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Global HDD Supply 70 Million Units Short in Q4 2011

By - Source: DigiTimes | B 36 comments

The global supply for hard drives will fall 70 million units short of the 180 million needed in 4Q11.

Following a similar price hike initiated by Acer, PC manufacturers Asus and Dell are expected to increase the prices of notebooks slated to arrive in December by 2 to 3-percent thanks to the current shortage of hard drives. In 4Q11 alone, the global supply is expected to be 35-percent short of the overall demand for 180 million units, leaving only around 110 to 130 million units available worldwide.

Retail channels in Taiwan have already seen a 20 to 30-percent HDD price hike since the flooding shortages began back in October, and will reportedly see another 10-percent price increase in December. Vendors like HP, Acer, Asus and Dell will get first priority, leaving the secondary retail buyers fighting for what's left -- some of which are already hoarding hard drives in fear of a depleted global supply.

According to unnamed sources in Taiwan, several PC manufactures are actually optimistic about the hard drive supply in 1Q12, believing that the shortage will finally ease before the spring. Other manufacturers aren’t quite so positive, predicting that supply will begin to pick up in the second quarter of 2012. Either way, PC vendors will likely see increased hard drive costs throughout 2012, as the supply chain won't return to pre-Thailand flooding levels for another nine to twenty-four months.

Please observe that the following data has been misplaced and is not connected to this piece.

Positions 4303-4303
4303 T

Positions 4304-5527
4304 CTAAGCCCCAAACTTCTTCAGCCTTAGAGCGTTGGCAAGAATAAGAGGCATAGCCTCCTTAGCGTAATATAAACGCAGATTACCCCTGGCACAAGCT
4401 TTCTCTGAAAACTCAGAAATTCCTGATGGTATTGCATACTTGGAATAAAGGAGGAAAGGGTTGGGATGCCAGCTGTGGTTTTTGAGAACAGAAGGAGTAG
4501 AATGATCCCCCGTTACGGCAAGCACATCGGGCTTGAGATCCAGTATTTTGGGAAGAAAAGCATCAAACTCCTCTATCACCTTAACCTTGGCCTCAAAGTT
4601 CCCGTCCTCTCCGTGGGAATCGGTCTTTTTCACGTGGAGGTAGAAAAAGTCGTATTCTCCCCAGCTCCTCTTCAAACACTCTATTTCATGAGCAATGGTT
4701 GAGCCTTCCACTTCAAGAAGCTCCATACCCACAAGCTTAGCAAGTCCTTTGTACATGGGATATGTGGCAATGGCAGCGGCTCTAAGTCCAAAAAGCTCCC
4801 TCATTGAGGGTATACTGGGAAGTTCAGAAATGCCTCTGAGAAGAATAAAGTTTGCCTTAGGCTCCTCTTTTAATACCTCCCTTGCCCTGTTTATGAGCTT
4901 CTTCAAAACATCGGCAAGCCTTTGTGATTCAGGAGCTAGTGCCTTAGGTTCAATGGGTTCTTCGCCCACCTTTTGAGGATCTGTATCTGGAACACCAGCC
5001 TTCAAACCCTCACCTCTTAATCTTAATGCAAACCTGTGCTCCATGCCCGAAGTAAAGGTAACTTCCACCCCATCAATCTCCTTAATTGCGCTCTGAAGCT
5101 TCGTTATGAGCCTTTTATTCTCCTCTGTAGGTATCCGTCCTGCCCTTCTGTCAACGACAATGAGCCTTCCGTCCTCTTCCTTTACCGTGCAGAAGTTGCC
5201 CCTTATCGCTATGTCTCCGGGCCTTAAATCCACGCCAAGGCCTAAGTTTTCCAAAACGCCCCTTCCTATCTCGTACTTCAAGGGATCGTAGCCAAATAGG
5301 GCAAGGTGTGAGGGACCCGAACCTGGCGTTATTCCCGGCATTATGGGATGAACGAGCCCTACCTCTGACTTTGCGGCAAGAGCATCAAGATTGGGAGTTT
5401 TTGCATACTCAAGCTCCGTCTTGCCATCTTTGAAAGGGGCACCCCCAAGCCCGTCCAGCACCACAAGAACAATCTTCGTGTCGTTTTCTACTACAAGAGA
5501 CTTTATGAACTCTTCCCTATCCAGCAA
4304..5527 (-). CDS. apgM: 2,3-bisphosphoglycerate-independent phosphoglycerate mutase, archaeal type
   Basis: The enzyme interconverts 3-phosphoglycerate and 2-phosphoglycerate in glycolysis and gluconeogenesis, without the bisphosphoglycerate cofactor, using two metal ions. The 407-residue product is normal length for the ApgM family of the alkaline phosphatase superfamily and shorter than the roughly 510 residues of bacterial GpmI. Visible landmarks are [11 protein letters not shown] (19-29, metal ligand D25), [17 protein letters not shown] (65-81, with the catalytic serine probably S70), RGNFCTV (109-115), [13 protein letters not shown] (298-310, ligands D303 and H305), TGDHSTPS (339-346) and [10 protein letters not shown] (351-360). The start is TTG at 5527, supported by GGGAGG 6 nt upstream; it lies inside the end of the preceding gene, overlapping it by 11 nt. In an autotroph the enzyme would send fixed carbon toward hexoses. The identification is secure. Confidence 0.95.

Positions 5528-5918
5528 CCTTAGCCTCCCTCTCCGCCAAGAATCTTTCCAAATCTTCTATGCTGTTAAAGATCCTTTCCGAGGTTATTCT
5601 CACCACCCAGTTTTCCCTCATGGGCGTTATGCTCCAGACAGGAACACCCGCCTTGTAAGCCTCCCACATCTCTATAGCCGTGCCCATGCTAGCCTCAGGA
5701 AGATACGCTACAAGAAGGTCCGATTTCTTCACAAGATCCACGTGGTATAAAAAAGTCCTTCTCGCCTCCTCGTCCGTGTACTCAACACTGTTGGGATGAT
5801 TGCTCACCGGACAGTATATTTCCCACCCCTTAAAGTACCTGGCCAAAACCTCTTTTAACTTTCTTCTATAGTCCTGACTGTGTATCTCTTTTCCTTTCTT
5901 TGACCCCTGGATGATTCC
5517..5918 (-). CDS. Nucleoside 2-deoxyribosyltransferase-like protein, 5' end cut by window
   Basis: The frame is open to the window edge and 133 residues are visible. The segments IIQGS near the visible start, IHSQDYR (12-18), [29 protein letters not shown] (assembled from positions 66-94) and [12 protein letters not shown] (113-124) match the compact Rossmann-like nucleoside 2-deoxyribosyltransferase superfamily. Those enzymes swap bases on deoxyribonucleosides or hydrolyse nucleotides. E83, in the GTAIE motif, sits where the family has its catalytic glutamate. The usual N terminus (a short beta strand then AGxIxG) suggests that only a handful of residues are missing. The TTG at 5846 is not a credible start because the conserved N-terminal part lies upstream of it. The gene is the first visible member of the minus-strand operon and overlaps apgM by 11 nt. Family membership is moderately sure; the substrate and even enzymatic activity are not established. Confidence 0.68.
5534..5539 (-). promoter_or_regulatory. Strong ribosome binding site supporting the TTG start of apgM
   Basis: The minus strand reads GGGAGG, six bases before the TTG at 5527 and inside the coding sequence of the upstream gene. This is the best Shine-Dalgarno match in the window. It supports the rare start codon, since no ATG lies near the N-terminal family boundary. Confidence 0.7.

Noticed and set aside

Earlier this month Nidec, the Japan-based hard drive motor supplier which contributes to around 75-percent of the global HDD shipments, said that its Ayutthaya plants in Thailand had already resumed production. The company also announced that it was increasing production capacities in Philippine and China to help cover the impact from the floods. Nidec said it believed its efforts should help narrow down the HDD supply gap in 4Q11 despite the gloomy outlook.

But some companies and analysts are preparing for the worst. "We could run out of drives by the end of November," Piper Jaffray analyst Gus Richard said in an interview several weeks ago. "Availability is really going to tighten up. I'm seeing prices quoted anywhere from up 10 to up 60-percent. Nobody seems to be really paying attention. Everyone overreacted to the disaster in Japan. And now I think they're under-reacting."